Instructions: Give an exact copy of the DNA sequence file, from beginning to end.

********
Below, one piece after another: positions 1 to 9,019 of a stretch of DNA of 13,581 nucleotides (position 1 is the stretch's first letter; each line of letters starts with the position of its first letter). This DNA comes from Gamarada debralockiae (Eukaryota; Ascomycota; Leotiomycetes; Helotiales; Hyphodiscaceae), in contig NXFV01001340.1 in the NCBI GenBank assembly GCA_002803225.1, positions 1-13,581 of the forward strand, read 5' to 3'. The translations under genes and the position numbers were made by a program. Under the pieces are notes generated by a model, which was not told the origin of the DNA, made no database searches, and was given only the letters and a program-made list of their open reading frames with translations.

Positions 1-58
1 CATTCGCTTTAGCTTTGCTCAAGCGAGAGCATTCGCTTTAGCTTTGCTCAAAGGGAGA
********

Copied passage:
Below, one piece after another: positions 1 to 9,019 of a stretch of DNA of 13,581 nucleotides (position 1 is the stretch's first letter; each line of letters starts with the position of its first letter). This DNA comes from Gamarada debralockiae (Eukaryota; Ascomycota; Leotiomycetes; Helotiales; Hyphodiscaceae), in contig NXFV01001340.1 in the NCBI GenBank assembly GCA_002803225.1, positions 1-13,581 of the forward strand, read 5' to 3'. The translations under genes and the position numbers were made by a program. Under the pieces are notes generated by a model, which was not told the origin of the DNA, made no database searches, and was given only the letters and a program-made list of their open reading frames with translations.

Positions 1-58
1 CATTCGCTTTAGCTTTGCTCAAGCGAGAGCATTCGCTTTAGCTTTGCTCAAAGGGAGA